Our apartment has high-stadium view of the downtown where the 13-14 February 1945 Dresden firestorm gutted the city. One can almost feel, having finished the milking that evening sixty years ago, the farmer hears the horses, agitated, their heavy hooves striking the pen boards a few times, resonance to the first few bombs the pathfinders dropped to mark the target zone, then the silence, then down along the Elbe River,  the city beneath the clouds lights up in fire and explosions.  The firestorm killing twenty-five thousand. In the conflagration the innocent, half-innocent and guilty alike perished. Such was the first half of Europe’s twentieth century; 25,000 dead barely registered a blip. [Read more…]


Camouflage, Concealment and Deception

…and Catastrophic Anthropogenic Global Warming

God protect and preserve our Nature.

Atonement Cross:       God Protect and Preserve our Nature.

I have been taking long walks in the Upper Swabian countryside this spring. The Alps like the Rockies advance or retreat as is their wont and per the air’s clarity. This is a rich and well watered land, tended these last several hundred years with respect and honor.  I am a northern Wisconsin farm boy; I’ve worked long hours in the fields and in the woods.  I marvel here at how meticulously the woodsmen harvest the timber, quickly (and in straight rows) replant, then fastidiously control weeds until the young trees themselves shade the competition.  I could similarly go on for pages about the crops, and then the farm animals.  The German farmer himself may speak haltingly about his inner feelings for the land, which is perhaps why he has paid his poets and musicians, those who homage this visually and in actuality fecund land, so well.

Forest monument, A young pole executed, 1941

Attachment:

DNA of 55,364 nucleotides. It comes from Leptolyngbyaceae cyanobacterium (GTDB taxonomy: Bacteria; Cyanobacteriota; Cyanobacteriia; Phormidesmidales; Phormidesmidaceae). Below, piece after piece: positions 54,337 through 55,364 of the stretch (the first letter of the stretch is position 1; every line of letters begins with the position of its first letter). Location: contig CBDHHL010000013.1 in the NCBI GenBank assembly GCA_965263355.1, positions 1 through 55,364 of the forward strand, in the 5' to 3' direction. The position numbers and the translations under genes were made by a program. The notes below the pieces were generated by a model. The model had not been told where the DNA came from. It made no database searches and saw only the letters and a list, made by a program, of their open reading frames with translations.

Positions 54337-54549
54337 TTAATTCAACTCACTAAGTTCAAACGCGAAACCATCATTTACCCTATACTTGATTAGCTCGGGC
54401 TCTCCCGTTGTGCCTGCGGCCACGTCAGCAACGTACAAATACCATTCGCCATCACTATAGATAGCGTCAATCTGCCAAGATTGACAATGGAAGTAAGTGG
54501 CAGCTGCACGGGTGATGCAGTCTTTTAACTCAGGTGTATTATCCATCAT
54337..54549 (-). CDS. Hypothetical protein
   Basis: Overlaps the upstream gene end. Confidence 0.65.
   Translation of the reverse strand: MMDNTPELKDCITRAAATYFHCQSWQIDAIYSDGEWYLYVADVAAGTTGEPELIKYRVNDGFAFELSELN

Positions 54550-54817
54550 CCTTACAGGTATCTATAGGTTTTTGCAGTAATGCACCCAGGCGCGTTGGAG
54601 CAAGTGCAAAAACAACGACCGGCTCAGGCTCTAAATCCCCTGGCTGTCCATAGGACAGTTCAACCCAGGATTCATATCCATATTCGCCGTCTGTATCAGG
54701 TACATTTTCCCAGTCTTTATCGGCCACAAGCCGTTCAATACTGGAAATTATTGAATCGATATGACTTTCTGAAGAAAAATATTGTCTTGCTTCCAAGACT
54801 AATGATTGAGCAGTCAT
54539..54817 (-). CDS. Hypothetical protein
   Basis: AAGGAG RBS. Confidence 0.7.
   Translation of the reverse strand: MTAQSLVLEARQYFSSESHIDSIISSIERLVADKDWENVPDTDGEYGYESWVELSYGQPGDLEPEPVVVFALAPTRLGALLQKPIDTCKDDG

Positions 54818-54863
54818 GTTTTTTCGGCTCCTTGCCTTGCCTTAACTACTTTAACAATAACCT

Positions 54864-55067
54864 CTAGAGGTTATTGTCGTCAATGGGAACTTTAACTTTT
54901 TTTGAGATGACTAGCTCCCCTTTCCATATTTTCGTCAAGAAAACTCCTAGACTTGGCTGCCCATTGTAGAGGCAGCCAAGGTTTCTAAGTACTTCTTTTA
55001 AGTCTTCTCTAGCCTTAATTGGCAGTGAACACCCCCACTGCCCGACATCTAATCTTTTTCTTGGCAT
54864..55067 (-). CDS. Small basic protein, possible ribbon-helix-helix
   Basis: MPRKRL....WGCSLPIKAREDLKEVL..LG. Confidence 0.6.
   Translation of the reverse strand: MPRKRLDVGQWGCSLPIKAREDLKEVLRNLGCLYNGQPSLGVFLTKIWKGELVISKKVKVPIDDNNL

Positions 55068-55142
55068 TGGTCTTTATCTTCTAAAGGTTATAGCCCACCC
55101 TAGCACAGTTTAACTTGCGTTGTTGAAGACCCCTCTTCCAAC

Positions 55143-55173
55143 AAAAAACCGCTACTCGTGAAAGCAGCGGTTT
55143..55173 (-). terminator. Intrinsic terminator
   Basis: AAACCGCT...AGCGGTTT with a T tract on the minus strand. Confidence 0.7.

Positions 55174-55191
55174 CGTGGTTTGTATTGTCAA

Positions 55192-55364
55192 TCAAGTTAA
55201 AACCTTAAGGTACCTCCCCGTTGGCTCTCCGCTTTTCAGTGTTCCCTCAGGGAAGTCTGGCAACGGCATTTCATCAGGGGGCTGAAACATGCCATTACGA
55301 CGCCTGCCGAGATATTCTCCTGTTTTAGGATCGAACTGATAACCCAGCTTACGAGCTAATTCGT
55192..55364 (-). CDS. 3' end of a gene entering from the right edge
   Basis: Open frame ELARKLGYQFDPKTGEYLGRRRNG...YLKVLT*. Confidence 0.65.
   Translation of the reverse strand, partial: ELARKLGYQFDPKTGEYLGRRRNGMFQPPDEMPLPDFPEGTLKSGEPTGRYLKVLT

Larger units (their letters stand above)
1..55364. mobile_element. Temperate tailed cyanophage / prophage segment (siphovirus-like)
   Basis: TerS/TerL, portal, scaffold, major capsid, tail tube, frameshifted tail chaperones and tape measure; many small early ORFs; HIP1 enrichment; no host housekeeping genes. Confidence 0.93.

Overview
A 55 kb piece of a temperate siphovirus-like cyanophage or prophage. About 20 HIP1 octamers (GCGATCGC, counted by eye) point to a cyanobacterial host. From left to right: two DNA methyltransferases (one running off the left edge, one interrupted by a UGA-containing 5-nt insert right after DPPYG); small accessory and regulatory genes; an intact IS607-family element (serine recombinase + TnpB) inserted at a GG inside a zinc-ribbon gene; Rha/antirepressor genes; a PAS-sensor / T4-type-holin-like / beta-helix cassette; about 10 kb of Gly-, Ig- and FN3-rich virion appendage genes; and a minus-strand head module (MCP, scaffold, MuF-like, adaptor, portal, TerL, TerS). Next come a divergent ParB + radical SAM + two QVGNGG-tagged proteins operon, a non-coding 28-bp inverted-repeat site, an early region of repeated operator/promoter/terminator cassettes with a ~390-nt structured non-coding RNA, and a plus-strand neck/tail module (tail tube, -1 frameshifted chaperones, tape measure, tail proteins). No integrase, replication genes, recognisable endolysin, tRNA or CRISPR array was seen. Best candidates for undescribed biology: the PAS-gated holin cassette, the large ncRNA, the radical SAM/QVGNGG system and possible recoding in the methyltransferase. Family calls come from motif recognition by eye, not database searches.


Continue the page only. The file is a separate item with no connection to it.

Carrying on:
Memorial to  to a young Pole executed for love, 1941

…and built a lot of Feldkreuze.  This monument,  God Protect and Preserve our Nature, lies across the farm track from the memorial to the Polish student the Nazis executed for his betrothal to the local German girl. Each marker is well-tended. The locals I question (don’t for a moment think farm folks, German or American, are reluctant to tell a story), think the placement is random, but perhaps we can let it symbolize duality in the human soul, eh?  We are each capable of sublime generosity and base cruelty. My own motives have been on occasion pristine, often enough, base. [Read more…]


Germany, Great Dreams

Great Nightmares

I am a Germanophile. There is not much about this land I do not admire.

Rheinland-Pfalz family friends, I've often hoisted those boys into the air. No more.

(May 2014) Rheinland-Pfalz family friends, I’ve often hoisted those boys into the air. No more.

When I first lived in Germany (Berlin, 1970-75), I was young, inexperienced and busy; my goal was to have a good time. The second time I lived in Germany (Rheinland-Pfalz, 1978-82), married with children, my goals were to be a good father and good soldier. Those struggles no longer constrain me. I have time. My goal is to write good novels.  My novels are concerned with camouflage, concealment and deception (denial and deception); they describe a ‘smoke and mirrors’ world. Truth is conditional.  Great dreams distort, nicht wahr?  So, Fair warning.  This is a self-teaching blog.  [Read more…]